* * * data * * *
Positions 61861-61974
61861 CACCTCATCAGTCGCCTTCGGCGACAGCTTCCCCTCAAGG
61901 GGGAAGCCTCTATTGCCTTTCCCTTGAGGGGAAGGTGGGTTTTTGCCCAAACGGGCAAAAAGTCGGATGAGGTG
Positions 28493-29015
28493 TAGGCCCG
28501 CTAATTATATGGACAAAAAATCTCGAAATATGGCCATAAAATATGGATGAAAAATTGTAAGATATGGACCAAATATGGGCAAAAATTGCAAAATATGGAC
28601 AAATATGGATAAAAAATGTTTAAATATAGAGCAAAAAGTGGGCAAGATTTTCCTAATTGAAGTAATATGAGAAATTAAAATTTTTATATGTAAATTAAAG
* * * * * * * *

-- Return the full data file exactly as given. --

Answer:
Positions 61861-61974
61861 CACCTCATCAGTCGCCTTCGGCGACAGCTTCCCCTCAAGG
61901 GGGAAGCCTCTATTGCCTTTCCCTTGAGGGGAAGGTGGGTTTTTGCCCAAACGGGCAAAAAGTCGGATGAGGTG
Positions 28493-29015
28493 TAGGCCCG
28501 CTAATTATATGGACAAAAAATCTCGAAATATGGCCATAAAATATGGATGAAAAATTGTAAGATATGGACCAAATATGGGCAAAAATTGCAAAATATGGAC
28601 AAATATGGATAAAAAATGTTTAAATATAGAGCAAAAAGTGGGCAAGATTTTCCTAATTGAAGTAATATGAGAAATTAAAATTTTTATATGTAAATTAAAG